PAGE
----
What to Do When Your Bluetooth Will Not Connect

Bluetooth is not a new technology. From the beginning we loved the idea of not having to deal with all the wires when we wanted to connect devices. However, Bluetooth is not perfect and does have its issues and limitations. So, what do you do when it doesn’t connect?

Why is my Bluetooth not working?

Bluetooth connects two devices wirelessly so data can flow between the devices. To connect devices by Bluetooth, you must first pair them to each other.


If you cannot pair them, there is most likely a software problem. There are quite a few things you can try to get the connection to work again.

Before going forward, make sure both your smartphone and the other device are powered on with the Bluetooth enabled. If they are both ready to pair, but it still doesn’t work, move on through this list to see if one of these options will fix your connectivity issue.

Toggle the Bluetooth connection

The easiest thing to try first is to toggle the Bluetooth connection on and off. Wait at least ten seconds to turn it back on.

Restart phone and other device

One of the most useful things to do whenever a device is not working is to restart it. Restarting fixes simple errors on your phone.

After you restart, give the phone time to locate the nearby devices and attempt the connection again. You may need to restart the other device as well.

Disable NFC and Wi-Fi

The frequencies of the other wireless data transfer methods, NFC and Wi-Fi, can affect Bluetooth. This is not usually the problem, but it is so easy to do, it’s worth a try.

1. Go into Settings.

2. Click on Connections.


3. Turn off the NFC and the Wi-Fi and attempt to connect again.

Remove paired devices

Give your phone’s Bluetooth a fresh start by removing all devices you have previously paired with the phone.

1. Tap the Connections option in Settings.

2. Tap on Bluetooth.

3. When your Bluetooth is on, you see a list of devices paired to that device.


4. Tap on the gear icon next to a paired device.

5. Select Unpair.

6. Repeat for all the devices on the list.

Reset connections

There’s not much that can go wrong with your network settings, but you can try to reset the connections to their factory settings just in case something happened. Doing this makes your phone forget any connections and their passwords.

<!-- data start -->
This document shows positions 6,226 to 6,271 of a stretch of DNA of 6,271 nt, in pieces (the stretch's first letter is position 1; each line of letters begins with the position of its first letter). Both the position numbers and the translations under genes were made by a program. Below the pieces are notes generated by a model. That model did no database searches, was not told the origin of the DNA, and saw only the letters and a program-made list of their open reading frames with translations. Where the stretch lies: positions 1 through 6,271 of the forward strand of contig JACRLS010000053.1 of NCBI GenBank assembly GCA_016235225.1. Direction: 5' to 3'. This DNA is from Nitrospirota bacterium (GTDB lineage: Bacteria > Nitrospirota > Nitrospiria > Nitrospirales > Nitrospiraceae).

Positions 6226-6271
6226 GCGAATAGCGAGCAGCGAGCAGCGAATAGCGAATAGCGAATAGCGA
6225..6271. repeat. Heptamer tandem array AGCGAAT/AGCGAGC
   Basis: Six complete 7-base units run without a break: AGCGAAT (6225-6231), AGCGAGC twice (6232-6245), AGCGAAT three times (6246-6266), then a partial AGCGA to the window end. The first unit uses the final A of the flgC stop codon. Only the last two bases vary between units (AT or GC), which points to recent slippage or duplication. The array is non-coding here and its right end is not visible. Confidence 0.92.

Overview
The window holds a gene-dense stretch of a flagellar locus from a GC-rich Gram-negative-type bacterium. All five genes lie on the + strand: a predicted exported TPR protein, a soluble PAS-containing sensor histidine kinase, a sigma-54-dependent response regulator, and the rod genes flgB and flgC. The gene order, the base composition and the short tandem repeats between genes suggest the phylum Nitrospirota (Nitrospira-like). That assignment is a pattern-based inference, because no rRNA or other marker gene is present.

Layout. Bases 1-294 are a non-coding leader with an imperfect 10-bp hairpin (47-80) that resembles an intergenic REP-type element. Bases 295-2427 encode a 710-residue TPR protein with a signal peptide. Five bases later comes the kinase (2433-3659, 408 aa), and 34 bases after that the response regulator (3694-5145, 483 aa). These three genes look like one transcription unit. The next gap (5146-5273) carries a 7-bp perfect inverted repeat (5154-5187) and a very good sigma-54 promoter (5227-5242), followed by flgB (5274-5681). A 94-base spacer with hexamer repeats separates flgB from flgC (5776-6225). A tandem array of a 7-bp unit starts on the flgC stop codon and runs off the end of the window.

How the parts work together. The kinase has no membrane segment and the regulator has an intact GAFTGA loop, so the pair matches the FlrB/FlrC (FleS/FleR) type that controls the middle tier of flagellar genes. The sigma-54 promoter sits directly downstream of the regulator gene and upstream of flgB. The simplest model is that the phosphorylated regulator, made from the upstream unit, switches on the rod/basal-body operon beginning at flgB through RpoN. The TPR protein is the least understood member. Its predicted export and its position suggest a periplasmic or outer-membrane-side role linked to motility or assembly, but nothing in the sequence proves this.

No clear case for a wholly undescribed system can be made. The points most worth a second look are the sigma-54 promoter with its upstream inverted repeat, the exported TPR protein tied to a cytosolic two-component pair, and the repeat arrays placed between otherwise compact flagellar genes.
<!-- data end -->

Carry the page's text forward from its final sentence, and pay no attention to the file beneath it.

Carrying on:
1. Tap General management in Settings.


2. Click the Reset button.

3. Select Reset network settings.

4. Click the Reset button.

Clear Bluetooth cache

If your Bluetooth has worked before, the Bluetooth cache may have become corrupted. Clearing the temporary files in the cache can remove corrupted files and allow the Bluetooth to connect again. This process will not affect any of the other data on your phone.

1. Select the Application manager in Settings.

2. Tap the three dots in the upper-right corner.

3. Select Show system apps.


4. Tap Bluetooth.

5. Click Storage.

6. Tap Clear cache.

Wipe the Cache partition

The internal storage of your phone has a particular partition for temporary files. Sometimes the cache files can pile up and break your Bluetooth. Like clearing the Bluetooth cache, wiping the cache partition will not affect any of your other data.

1. Turn device off.

2. Press and hold three buttons together: Power, Home (or Bixby on a Samsung), and Volume down until the logo screen appears.

3. Use the volume keys to navigate to “Wipe cache partition” in the recovery menu.


4. Use the Power button to select.

5. Choose “yes” and press the Power button again.

6. After the phone restarts, try the Bluetooth connection again.

Safe mode

Other apps you install can affect Bluetooth. If you start your phone in safe mode, you can more easily identify if one of those apps is causing the problem. Safe mode disables all third-party apps and forces the phone to function on its most simple level. To get into safe mode, check your phone’s manual.


Once you are in safe mode, try to connect the Bluetooth. If it works, then one of your installed apps is interfering with the Bluetooth.

To find the app that is causing the problem, restart your phone, remove apps one at a time and then see if the Bluetooth connects.

Factory reset

If you have tried everything, and your Bluetooth is still not connecting, you may need to reset your phone to its original factory settings.

Complete a backup of your phone’s data before resorting to this option.

1. Tap General Management in Settings.

2. Select Reset.

3. Tap Factory Data Reset.

Your phone will delete all files and reset. After, test the Bluetooth one more time.

If this last-ditch effort doesn’t fix the problem, it is probably a problem with the physical connections inside your phone. You’ll need to contact the manufacturer. If your phone is still under warranty, you might get a replacement phone.

Tracey Rosenberger
Tracey Rosenberger

Tracey Rosenberger spent 26 years teaching elementary students, using technology to enhance learning. Now she's excited to share helpful technology with teachers and everyone else who sees tech as intimidating.

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